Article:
Duplais Distillation Manual - Absinthe
Considered by many to be the official canon of 19th century French distilling practice, this English translation of Duplais' 1855 treatise, Traité de la Fabrication des Liqueurs et de la Distillation des Alcools, Chapter 9, The Manufacture of Swiss Absinthe, details the most common recipes and processes involved in making high quality absinthe.
THE MANUFACTURE OF SWISS ABSINTHE.
Swiss absinthe at the present time constitutes the object of considerable trade and a special manufacture. Pontarlier, Montpellier, and Lyons, are cities in which it is manufactured in very great quantities. We shall describe the article as produced in each locality, assuming that the quantity of Swiss absinthe to be made is one hectolitre.
Larger absinthe, dried and ground, 2 kilogrs., 500 grms.
Green anise 5 "
Fennel 5 "
Alcohol at 85° 95 litres.
Digest these ingredients for at least twelve hours in a water bath, add 45 litres of water when ready distil, close the apparatus, and distil off 95 litres of perfumed spirit. Continue the operation until all the phlegm is drawn off, and set it aside for another operation.
The green color is given by the following process:
Small absinthe, dried and picked 1 kilogr.
Hyssop (tops and flowers), 1 “
Lemon balm, dried and picked 500 grms
Perfumed spirits, from the preceding operation, 40 litres
Divide or cut up the small absinthe, reduce the hyssop and balm to a powder in a mortar, put the whole into a water-bath with the perfumed spirits, lute immediately, then heat gently, so as to produce a very moderate and gradual heat, and, so soon as the hand cannot be placed on the cap, withdraw the fire quickly beneath the apparatus, in order to prevent the liquid from being distilled. Allow it to cool entirely before withdrawing the still from the water-bath, then pass the colored liquor through a hair cloth to drain the plants; add this product to the 55 litres of perfumed spirits that are reserved, and reduce to 74 degrees by adding litres of water, which will bring the quantity up to 100 litres.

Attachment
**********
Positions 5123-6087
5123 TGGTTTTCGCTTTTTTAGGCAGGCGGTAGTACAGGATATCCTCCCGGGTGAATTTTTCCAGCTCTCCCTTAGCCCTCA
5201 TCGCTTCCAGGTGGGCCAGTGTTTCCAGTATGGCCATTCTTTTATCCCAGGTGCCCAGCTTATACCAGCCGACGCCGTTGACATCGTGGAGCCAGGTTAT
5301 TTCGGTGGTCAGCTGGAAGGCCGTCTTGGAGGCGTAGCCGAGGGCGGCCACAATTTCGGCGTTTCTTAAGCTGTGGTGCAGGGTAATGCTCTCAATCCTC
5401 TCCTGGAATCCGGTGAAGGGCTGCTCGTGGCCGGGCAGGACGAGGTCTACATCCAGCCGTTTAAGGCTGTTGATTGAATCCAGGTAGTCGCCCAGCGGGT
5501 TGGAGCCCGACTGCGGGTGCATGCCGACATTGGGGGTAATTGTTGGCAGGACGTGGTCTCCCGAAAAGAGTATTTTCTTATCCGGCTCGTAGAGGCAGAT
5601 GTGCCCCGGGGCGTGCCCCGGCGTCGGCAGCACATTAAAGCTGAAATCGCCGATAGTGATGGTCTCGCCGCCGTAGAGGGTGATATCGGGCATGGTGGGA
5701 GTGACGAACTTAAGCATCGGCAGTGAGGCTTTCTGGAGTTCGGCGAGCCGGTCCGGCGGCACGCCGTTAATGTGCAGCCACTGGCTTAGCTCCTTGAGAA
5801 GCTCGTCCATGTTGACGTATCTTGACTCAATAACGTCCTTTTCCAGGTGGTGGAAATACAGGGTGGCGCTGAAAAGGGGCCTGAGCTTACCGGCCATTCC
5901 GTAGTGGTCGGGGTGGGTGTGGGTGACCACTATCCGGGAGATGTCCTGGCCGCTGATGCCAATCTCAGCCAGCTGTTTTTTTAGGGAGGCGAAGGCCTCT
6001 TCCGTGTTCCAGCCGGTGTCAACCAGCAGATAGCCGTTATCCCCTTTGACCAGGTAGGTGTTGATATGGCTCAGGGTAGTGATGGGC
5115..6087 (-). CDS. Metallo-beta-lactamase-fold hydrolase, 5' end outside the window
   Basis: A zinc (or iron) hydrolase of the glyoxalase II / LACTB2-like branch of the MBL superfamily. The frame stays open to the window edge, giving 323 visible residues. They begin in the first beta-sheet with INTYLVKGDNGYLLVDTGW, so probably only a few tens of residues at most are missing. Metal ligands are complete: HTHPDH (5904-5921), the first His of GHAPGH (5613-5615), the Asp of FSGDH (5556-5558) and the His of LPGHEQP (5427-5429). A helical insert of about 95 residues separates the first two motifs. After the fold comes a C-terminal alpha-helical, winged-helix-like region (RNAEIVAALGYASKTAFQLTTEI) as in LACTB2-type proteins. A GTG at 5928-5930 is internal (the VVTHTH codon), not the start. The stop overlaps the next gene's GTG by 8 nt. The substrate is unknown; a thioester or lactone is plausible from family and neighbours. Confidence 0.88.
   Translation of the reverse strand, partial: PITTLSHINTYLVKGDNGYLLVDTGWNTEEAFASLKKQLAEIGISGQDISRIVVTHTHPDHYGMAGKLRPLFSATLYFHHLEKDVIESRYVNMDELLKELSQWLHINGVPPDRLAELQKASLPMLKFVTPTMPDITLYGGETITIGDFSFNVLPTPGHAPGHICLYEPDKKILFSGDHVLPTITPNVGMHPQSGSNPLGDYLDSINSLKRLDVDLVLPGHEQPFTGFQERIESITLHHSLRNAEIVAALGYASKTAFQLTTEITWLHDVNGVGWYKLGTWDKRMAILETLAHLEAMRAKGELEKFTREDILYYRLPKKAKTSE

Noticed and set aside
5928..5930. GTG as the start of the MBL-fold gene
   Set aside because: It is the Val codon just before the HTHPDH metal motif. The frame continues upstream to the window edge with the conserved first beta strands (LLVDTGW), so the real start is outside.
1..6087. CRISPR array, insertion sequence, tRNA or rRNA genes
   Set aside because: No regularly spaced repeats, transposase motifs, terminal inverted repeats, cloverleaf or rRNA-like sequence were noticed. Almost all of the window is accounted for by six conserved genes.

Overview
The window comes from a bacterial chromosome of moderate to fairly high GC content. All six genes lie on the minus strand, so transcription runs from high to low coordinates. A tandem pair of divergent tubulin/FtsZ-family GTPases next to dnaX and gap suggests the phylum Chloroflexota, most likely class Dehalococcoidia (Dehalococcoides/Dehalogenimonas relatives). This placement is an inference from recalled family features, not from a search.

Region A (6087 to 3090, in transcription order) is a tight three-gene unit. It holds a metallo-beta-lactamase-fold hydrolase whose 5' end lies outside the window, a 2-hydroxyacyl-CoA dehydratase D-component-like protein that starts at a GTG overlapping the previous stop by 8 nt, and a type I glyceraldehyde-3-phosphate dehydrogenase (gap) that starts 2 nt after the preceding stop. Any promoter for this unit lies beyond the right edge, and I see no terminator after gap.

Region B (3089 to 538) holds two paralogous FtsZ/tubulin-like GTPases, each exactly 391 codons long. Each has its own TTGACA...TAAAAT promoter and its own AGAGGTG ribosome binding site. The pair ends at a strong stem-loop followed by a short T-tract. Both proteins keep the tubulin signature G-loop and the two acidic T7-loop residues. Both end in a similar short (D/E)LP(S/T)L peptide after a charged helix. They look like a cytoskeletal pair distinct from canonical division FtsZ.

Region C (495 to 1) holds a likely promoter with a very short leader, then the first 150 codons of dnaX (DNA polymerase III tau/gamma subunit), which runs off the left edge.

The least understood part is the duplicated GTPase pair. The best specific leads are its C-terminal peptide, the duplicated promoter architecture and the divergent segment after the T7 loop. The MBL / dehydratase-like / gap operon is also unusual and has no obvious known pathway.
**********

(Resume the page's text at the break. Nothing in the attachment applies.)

Large absinthe dried 2.5 kilogrammes.
Green anise 6 “
Florentine fennel 4 “
Coriander 1 “
Angelica seed 500 grammes.
Alcohol at 85° 95 litres.
Distil as in the preceding case. The color is also in the same 'way with the following ingredients
Dried hyssop, (herb and flowers), 750 grammes.
Dried balm of Moldavia 750 “
Small absinthe 1 kilogr:
Large absinthe,. dried 3 kilogrammes.
Green anise 8 “
Fennel 4 “
Angelica seed 500 grammes.
Alcohol at 85° 95 litres.
Dried and selected lemon balm 1 kilogramme.
Small absinthe dried. 1 “
Hyssop tops and flowers dried 500 grammes.
Dried Veronica 500 “
Green anise 45 kilogrammes.
Fennel 25 “
Larger absinthe 16 “
Alcohol at 85° 570 litres.
Water 300 litres
Digest for at least twelve hours with the alcohol in a proper apparatus, add the water at the time of distilling, draw off 570 litres of perfumed spirits. When this quantity has been obtained continue the distillation until all the phlegm has been distilled off and set aside for another operation.
Lemon balm 4 1/2 kilogrammes.
Hyssop 3 1/2 “
Lesser absinthe 4 “
Veronica 4 “
Treat as for that first described and reduce the mixed spirits to 74° by the addition of enough water to bring the quantity up to 600 litres.
Absinthe of Besançon. (For 600 Litres )
Great absinthe 24 kilogrammes.
Green anise 30 “
Fennel . 40 “
Coriander 4 “
Alcohol at 85° 570 litres.
Water 300 “
To be treated as above.
Balm 3 kilogrammes.
Less absinthe 6 "
Hyssop 5 1/2 “
Treat as the last.
Absinthe of Nimes. (For 600 Litres.)
Great absinthe 22 1/2 kilogrammes.
Green anise 22 1/2 “
Fennel . .. 15 “
Coriander . 2 1/2 “
Roots of the black alder 1 1/2 “
Angelica root 1 1/2 “
Alcohol at 85° 570 litres.
Water . 300 "
Treat as above.
Less absinthe 5 kilogrammes.
Hyssop 4 1/2 “
Balm 1 1/2 “
Veronica 2 1/2 “
Mint 2 1/2 “
Treat as before
It is always optional to diminish or increase the quantities of the ingredients in the foregoing recipes according to the taste of the manufacturer, or the price of the article he wishes to produce; but this fact must be borne in mind, that it is only age that will give to absinthe that softness so much prized by consumers.
Remarks.—The greatest pains should be taken in the selection of the materials, especially the plants intended for the coloring; these should be very green and dry, and free from black and mouldy leaves. The seeds should be powdered in a mortar, and the great absinthe picked over and ground.